Duterte rejects ‘Hitler’ label, Philippines leader’s spokesman clarifies
“We do not wish to diminish the profound loss of six million Jews in the Holocaust,” spokesman Ernesto Abella said in a statement.
“The president’s reference to the slaughter was an oblique deflection of the way he has been pictured as a mass murderer, a Hitler, a label he rejects.”
Since coming to power in late June, the defiant Philippines leader’s direct and undiplomatic remarks have often landed him in hot water, especially with those opposed to his crime policy.
Most recently, on Friday, Duterte complained that his campaign of eradicating drugs was leading to undeserved comparisons to some “cousin of Hitler.” His comments, which were initially intended to counter the Hitler comparisons, ended up coming across to many as being more of a boast than a complaint.
“Hitler massacred three million Jews. Now, there are three million drug addicts… I’d be happy to slaughter them,” he said. “At least if Germany had Hitler, the Philippines would have…” he said, before pausing to switch gears: “You know my victims. I would like [them] to be all criminals to finish the problem of my country and save the next generation from perdition.”
Jewish groups lashed out at Duterte for the remark.
“Drug abuse is a serious issue. But what President Duterte said is not only profoundly inhumane, but it demonstrates an appalling disrespect for human life that is truly heart-breaking for the democratically-elected leader of a great country,” said Ronald S. Lauder, the president of the World Jewish Congress.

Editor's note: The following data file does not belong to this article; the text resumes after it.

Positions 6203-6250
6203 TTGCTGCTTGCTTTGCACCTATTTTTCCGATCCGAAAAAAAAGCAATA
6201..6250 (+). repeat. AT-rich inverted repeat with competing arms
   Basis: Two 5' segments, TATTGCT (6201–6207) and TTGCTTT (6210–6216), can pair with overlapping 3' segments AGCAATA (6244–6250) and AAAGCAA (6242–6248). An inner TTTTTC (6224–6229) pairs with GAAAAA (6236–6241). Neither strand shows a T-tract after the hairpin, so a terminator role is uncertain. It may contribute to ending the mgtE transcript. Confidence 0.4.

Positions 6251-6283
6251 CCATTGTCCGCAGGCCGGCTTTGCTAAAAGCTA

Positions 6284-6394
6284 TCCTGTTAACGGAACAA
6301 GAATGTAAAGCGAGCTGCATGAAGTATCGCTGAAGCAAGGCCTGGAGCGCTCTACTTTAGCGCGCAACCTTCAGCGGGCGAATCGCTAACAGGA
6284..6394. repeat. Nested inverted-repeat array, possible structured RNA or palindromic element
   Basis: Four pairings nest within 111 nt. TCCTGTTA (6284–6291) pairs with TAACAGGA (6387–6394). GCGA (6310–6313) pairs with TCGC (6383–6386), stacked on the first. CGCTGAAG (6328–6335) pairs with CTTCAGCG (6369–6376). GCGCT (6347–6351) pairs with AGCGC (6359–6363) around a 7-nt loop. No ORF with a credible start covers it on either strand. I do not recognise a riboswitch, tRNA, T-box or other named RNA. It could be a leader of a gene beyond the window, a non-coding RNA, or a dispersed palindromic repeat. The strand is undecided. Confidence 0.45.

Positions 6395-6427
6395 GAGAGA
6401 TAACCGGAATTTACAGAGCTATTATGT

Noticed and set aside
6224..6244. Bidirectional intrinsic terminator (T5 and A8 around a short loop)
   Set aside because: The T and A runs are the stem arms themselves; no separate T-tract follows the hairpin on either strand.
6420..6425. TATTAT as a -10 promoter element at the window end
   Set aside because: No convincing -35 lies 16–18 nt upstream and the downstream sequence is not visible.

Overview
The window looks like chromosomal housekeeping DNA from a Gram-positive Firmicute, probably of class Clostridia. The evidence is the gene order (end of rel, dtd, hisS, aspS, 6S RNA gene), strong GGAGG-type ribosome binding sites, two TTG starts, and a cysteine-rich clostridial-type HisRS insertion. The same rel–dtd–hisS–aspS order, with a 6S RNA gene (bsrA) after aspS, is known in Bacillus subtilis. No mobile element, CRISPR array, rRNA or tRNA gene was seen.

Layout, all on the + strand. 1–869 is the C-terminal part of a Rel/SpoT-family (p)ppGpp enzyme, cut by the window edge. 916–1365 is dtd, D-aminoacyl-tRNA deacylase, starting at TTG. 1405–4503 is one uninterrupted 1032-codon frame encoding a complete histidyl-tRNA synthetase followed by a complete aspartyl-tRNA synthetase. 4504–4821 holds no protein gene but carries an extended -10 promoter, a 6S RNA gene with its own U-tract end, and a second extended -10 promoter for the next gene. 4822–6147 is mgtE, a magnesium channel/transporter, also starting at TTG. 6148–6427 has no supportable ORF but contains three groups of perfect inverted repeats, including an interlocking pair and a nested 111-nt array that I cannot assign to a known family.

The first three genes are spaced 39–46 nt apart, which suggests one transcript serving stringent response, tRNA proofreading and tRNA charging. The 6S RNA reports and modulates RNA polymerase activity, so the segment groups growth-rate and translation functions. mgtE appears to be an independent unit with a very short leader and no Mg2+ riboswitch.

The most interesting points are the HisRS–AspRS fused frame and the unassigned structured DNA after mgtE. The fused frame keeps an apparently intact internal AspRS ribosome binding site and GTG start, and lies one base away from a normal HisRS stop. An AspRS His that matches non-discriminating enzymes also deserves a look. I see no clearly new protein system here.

“President Duterte must retract them and apologize,” he added.
The German Foreign Ministry summoned the Philippines ambassador as a result as well.
“Any comparison of the singular atrocities of the Holocaust with anything else is totally unacceptable,” German Foreign Ministry Spokesman Martin Schaefer told AFP.
The United Nations Special Adviser on the Prevention of Genocide, Adama Dieng, told the agency that Duterte could be in danger of committing crimes against humanity, as he urged the president in a statement to “exercise restraint in the use of language that could ‘exacerbate discrimination, hostility and violence and encourage the commission of criminal acts which, if widespread or systematic, could amount to crimes against humanity.”
Duterte, who had won a landslide victory in May, already has a series of controversial remarks under his belt, including calling US President Barack Obama a “son of a bitch,” as well as referring to the UN Secretary-General as “that old fool” – remarks intended to hit back at their criticism of his policy on drug crime.
Since he took office, there have been some 1,200 killings by police and 1,800 more unexplained ones, according to official statistics.